A grant has been awarded to the Oklahoma University Health Sciences Center (OUHSC) under the direction of Dr. Allison Gillaspy for support of the purchase of a Genomic Solutions G3S3000 Library Management system, which will be used for the management of recombinant DNAs derived from a variety of sources, including bacteria, and domesticated or wild animals and plants. High-throughput DNA sequencing and its associated technologies are becoming useful for biologists for a variety of studies that not only include genome sequencing, but high-throughput methods for molecular evolution analysis, microbial ecology and structural biology, among others. The Genomic Solutions G3S3000 Library Management system can replicate and recover individual clones from archived clone banks, and is extremely flexible, which will increase throughput for each research project, increase the accuracy of sample tracking and reduce technician intervention, thereby reducing the costs of taxpayer-supported research.

This machine will be located at the OUHSC Laboratory for Genomics and Bioinformatics, which is a facility responsible for providing a variety of molecular biological services to the Oklahoma academic community. The facility provides services to at least 92 users at several academic institutions in Oklahoma, including OUHSC, the University of Oklahoma, Oklahoma State University, and Langston University (Oklahoma's only Historically Black College or University). The Library Management system will contribute to the research-related education of postdoctoral fellows and graduate students in the laboratories of the 92 academic users that are currently supported, and undergraduate students that participate in summer internships at OUHSC. Thus, the proposed instrumentation will have significant impact on the ability to provide these services to the academic community in Oklahoma. In addition, two ongoing funded NSF research projects will benefit significantly from the availability of this equipment. These two projects are focused on 1) understanding a novel bacterial parasite, and 2) fish evolution. There also are two pending projects that will require the proposed equipment, including 1) the genome sequencing of an insect pathogen that is heavily used as a pest biocontrol agent and 2) DNA sequencing in support of a peanut genome sequencing initiative.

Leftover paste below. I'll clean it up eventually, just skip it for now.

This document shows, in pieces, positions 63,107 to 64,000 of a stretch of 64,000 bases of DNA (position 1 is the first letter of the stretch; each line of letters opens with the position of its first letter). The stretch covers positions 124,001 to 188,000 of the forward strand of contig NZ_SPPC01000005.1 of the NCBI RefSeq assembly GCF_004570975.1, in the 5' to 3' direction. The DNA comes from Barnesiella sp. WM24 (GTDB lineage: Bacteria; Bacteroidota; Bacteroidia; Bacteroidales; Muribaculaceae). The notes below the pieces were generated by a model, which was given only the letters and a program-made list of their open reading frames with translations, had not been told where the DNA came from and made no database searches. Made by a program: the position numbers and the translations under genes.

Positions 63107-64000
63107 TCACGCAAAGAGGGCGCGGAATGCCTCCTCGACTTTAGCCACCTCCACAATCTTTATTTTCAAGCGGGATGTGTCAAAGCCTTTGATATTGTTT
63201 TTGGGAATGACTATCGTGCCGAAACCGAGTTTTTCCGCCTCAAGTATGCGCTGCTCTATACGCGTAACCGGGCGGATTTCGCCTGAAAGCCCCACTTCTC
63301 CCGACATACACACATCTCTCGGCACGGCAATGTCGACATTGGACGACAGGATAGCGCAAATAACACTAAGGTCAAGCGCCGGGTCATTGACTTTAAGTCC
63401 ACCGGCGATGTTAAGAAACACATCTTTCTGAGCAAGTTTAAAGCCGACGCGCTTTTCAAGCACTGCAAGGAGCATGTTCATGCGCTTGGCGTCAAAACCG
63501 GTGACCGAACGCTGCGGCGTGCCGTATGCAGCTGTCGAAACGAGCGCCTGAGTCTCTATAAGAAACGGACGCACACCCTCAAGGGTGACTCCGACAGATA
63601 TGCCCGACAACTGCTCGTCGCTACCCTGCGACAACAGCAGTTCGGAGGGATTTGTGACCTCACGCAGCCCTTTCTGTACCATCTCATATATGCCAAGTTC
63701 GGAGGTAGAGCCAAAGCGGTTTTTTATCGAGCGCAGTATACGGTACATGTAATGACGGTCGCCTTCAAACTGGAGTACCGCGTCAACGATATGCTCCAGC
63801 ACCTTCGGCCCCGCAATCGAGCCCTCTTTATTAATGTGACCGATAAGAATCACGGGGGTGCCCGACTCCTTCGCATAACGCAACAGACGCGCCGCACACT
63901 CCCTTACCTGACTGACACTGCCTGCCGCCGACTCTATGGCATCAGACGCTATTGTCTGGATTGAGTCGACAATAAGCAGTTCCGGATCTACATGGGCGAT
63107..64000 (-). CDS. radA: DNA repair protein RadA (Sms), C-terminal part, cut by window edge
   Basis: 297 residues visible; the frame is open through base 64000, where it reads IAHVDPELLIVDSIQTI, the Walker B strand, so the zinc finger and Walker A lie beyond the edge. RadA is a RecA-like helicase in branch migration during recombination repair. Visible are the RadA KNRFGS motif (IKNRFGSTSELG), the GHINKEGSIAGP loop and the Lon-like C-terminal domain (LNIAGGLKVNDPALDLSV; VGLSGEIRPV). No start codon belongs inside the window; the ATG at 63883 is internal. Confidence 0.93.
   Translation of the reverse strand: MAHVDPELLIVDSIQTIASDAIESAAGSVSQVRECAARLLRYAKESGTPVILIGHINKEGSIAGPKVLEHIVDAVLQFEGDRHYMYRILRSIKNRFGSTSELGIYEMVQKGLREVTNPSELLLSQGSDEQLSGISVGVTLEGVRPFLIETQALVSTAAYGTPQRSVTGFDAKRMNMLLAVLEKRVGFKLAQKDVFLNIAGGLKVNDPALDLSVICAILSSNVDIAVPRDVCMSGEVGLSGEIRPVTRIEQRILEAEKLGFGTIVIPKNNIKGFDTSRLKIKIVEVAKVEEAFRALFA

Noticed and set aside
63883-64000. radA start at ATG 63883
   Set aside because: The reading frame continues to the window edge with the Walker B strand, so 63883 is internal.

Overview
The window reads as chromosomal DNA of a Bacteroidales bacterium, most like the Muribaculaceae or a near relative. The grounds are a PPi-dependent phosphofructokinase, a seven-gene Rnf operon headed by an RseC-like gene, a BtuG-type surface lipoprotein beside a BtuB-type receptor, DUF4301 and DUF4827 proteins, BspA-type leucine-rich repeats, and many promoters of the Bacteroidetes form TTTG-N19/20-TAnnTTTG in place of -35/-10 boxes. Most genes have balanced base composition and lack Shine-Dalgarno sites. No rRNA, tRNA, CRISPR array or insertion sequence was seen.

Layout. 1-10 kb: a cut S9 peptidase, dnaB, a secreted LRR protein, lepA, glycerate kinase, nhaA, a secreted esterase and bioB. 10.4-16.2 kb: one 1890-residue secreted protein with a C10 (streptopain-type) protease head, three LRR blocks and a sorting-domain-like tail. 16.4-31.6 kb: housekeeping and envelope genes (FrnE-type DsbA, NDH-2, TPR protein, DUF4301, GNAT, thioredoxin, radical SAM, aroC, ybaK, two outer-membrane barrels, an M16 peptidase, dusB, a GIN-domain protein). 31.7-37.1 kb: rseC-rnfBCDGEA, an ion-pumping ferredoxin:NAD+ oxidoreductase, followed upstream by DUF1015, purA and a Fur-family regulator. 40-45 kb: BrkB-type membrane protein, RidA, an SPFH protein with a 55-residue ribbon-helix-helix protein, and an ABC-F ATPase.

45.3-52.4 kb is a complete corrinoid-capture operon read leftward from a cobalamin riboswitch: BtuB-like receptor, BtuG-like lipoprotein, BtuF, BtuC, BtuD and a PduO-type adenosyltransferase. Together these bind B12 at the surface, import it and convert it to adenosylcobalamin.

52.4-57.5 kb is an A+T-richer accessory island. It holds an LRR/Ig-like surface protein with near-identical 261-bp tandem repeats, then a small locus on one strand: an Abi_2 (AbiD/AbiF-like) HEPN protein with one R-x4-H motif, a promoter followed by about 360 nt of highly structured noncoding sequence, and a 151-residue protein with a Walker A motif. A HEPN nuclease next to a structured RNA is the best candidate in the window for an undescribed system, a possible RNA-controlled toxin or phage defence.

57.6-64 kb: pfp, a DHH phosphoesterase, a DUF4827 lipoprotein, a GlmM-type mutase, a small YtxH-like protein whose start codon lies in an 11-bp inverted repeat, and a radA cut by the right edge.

The broader significance of this grant award is in the ability to provide state-of-the-art education in modern-day genomics techniques to undergraduate and graduate students, and postdoctoral research fellows throughout the state of Oklahoma. This will enrich their educational experience and promote the development of an enhanced research infrastructure within the state. Studies supported by this grant will enhance the ability to control a variety of insect pathogens, and enhance the ability to economically exploit an important agricultural resource. These, in turn, will support the developing Oklahoma biotechnology industry, and provide economic as well as educational benefit to the local and state community.

National Science Foundation (NSF)
Division of Biological Infrastructure (DBI)
Standard Grant (Standard)
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Helen G. Hansma
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Oklahoma City
United States
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